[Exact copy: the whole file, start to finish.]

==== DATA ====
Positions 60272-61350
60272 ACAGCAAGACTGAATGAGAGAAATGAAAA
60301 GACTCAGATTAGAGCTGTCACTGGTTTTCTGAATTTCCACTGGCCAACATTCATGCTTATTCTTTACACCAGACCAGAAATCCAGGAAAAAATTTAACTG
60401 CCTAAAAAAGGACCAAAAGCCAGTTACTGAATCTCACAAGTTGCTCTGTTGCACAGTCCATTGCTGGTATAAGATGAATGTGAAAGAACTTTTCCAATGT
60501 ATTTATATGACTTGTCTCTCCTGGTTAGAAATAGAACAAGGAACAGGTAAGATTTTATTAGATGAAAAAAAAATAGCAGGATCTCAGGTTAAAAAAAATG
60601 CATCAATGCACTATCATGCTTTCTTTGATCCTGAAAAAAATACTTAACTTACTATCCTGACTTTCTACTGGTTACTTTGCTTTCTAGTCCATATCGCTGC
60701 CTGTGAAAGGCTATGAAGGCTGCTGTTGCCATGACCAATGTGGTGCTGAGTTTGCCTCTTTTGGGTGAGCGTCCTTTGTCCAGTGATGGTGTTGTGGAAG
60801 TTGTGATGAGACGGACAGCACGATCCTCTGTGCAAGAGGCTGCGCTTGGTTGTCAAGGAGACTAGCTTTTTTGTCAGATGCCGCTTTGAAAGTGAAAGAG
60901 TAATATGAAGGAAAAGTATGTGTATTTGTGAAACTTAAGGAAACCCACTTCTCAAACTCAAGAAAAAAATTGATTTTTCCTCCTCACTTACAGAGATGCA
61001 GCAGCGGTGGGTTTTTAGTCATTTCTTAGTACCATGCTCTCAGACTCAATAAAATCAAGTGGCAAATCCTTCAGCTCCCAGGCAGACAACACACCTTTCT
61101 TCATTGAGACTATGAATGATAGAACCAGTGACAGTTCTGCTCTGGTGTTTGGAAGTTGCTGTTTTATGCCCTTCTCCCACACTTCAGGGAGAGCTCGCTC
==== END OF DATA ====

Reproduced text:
Positions 60272-61350
60272 ACAGCAAGACTGAATGAGAGAAATGAAAA
60301 GACTCAGATTAGAGCTGTCACTGGTTTTCTGAATTTCCACTGGCCAACATTCATGCTTATTCTTTACACCAGACCAGAAATCCAGGAAAAAATTTAACTG
60401 CCTAAAAAAGGACCAAAAGCCAGTTACTGAATCTCACAAGTTGCTCTGTTGCACAGTCCATTGCTGGTATAAGATGAATGTGAAAGAACTTTTCCAATGT
60501 ATTTATATGACTTGTCTCTCCTGGTTAGAAATAGAACAAGGAACAGGTAAGATTTTATTAGATGAAAAAAAAATAGCAGGATCTCAGGTTAAAAAAAATG
60601 CATCAATGCACTATCATGCTTTCTTTGATCCTGAAAAAAATACTTAACTTACTATCCTGACTTTCTACTGGTTACTTTGCTTTCTAGTCCATATCGCTGC
60701 CTGTGAAAGGCTATGAAGGCTGCTGTTGCCATGACCAATGTGGTGCTGAGTTTGCCTCTTTTGGGTGAGCGTCCTTTGTCCAGTGATGGTGTTGTGGAAG
60801 TTGTGATGAGACGGACAGCACGATCCTCTGTGCAAGAGGCTGCGCTTGGTTGTCAAGGAGACTAGCTTTTTTGTCAGATGCCGCTTTGAAAGTGAAAGAG
60901 TAATATGAAGGAAAAGTATGTGTATTTGTGAAACTTAAGGAAACCCACTTCTCAAACTCAAGAAAAAAATTGATTTTTCCTCCTCACTTACAGAGATGCA
61001 GCAGCGGTGGGTTTTTAGTCATTTCTTAGTACCATGCTCTCAGACTCAATAAAATCAAGTGGCAAATCCTTCAGCTCCCAGGCAGACAACACACCTTTCT
61101 TCATTGAGACTATGAATGATAGAACCAGTGACAGTTCTGCTCTGGTGTTTGGAAGTTGCTGTTTTATGCCCTTCTCCCACACTTCAGGGAGAGCTCGCTC